The Philippines unfortunately, RSA said, imposes taxes on fuel and power, resulting in higher energy cost that makes us less competitive.

As reporters followed him around, RSA also said that he may still pursue his previous plan of building a toll road above the Pasig River, a project that has been criticized by environmentalist groups as possibly altering the natural flow of water.

According to Ang, no formal withdrawal of his proposal has been made as SMC may be subject to some penalties, as such, they are studying possible changes to their proposal.

The visionary tycoon also briefly touched on the impending takeover of the Ninoy Aquino International Airport by Sept. 14 and what actions the San Miguel consortium would initially take. He said that the current airport facilities need a lot of overhauling with regards to its electrical requirements, elevators, escalators and bathroom facilities.

SMC is set to takeover the facility by mid-September.

Sartorial switch

Infrastructure magnate Sid Consunji also attended the PEB, wearing a suit but doing away with the tie. Just like Ang, both were quite formal in their appearance even though they usually prefer a more relaxed polo shirt on regular work days.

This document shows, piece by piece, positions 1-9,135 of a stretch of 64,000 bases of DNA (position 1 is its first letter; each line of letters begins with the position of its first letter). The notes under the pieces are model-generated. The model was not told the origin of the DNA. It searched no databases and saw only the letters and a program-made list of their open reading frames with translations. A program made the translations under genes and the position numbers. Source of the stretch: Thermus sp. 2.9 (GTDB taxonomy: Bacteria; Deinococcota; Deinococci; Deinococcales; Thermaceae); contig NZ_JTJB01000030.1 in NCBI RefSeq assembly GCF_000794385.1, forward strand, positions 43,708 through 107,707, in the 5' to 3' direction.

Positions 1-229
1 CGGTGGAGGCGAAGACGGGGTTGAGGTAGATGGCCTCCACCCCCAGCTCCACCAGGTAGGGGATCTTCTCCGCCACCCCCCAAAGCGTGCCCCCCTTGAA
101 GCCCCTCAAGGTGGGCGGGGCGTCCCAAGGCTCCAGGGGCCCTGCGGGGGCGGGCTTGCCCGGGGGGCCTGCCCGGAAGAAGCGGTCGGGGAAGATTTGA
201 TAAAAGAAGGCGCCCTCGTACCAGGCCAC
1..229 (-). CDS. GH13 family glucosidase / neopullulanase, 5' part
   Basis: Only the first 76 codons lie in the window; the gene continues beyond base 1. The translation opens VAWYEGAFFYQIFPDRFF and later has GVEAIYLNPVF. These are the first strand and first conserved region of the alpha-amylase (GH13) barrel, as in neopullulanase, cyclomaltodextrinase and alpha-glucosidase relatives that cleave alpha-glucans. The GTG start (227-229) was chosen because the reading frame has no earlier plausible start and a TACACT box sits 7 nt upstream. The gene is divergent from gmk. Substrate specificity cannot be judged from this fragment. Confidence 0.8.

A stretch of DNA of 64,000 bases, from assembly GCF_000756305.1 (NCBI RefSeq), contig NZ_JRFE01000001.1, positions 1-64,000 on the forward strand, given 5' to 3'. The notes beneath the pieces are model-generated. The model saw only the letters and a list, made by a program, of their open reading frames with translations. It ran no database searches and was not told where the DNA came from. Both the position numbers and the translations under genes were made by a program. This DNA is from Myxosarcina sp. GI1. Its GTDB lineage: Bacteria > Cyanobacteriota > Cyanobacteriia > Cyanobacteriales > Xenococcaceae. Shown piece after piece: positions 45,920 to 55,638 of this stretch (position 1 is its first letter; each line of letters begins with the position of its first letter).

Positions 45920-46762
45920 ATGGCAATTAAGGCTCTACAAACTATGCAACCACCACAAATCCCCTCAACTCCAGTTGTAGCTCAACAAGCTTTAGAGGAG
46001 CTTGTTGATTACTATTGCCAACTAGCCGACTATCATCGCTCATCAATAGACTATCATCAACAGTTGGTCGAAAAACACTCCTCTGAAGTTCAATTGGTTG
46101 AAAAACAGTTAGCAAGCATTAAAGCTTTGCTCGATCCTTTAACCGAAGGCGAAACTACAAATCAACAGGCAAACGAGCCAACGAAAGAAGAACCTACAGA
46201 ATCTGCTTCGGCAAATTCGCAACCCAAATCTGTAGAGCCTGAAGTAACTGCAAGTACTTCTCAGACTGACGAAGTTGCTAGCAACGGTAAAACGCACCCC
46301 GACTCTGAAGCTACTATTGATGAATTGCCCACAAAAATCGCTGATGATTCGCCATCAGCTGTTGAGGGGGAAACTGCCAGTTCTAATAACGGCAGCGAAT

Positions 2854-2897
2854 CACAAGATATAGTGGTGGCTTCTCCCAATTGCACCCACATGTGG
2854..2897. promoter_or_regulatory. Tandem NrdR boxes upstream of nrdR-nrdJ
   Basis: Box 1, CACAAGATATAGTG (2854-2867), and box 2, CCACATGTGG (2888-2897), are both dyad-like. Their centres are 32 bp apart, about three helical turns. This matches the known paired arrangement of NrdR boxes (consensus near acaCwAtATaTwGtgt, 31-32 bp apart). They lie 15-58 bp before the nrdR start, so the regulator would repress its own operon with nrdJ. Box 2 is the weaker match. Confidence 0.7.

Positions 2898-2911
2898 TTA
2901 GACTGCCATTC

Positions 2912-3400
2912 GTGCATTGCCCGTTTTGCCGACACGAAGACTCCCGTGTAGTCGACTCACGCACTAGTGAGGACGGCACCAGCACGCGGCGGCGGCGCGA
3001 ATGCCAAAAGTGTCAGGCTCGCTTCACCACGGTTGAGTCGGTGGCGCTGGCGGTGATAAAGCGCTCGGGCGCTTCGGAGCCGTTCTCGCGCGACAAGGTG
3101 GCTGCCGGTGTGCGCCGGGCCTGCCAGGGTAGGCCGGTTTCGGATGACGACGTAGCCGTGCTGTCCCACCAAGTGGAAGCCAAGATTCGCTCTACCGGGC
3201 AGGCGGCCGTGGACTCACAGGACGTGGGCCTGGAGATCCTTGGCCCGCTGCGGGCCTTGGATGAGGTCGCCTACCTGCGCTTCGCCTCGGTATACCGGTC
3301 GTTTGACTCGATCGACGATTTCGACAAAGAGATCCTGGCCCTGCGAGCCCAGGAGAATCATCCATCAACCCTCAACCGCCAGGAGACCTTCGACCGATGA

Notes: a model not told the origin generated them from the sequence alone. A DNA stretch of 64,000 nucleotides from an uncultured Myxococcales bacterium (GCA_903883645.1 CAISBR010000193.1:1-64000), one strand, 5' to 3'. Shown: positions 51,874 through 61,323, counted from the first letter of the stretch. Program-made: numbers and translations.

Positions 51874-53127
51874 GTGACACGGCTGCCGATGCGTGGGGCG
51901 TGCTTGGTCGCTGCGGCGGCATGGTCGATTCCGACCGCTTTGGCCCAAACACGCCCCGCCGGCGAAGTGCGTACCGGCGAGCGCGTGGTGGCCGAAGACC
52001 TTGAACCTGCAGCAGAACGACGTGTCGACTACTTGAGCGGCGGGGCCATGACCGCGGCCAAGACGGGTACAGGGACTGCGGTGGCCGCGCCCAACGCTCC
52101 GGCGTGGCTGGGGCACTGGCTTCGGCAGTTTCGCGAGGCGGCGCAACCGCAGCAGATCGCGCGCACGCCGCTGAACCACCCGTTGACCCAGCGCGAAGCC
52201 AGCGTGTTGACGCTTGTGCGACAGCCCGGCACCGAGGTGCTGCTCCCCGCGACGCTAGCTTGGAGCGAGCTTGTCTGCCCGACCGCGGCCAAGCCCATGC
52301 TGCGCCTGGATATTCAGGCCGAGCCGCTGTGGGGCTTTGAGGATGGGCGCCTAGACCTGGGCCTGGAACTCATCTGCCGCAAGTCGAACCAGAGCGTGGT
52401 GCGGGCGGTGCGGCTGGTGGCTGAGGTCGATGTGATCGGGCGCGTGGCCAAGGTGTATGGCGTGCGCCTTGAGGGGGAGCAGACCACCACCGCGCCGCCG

In a previous event that Ang had attended earlier this month with Sabin Aboitiz for the signing of a memorandum of understanding with the Department of Environment and Natural Resources for the protection and preservation of the Verde Island Passage at the Manila Peninsula, Ang had arrived wearing a formal suit.

However, Ang was surprised to see Sabin casually garbed in a white AboitizPower polo shirt and not in his usual snazzy business suit. Sabin had actually rushed back to Makati to attend the scheduled 1:30 p.m. MOU signing after presiding at the ground breaking rites for the Aboitiz InfraCapital Economic Estates, Tari Estates in Tarlac at 10 a.m.

Sabin quickly assured RSA that he had brought a suit and would change into a more formal attire, but on the contrary, RSA instead offered to change to his preferred black polo. Thus, when Manuel V. Pangilinan, who was also part of VIP MOU signing, arrived wearing a silver suit saw the two other tycoon, he suddenly felt overdressed.

Ghosting the PEB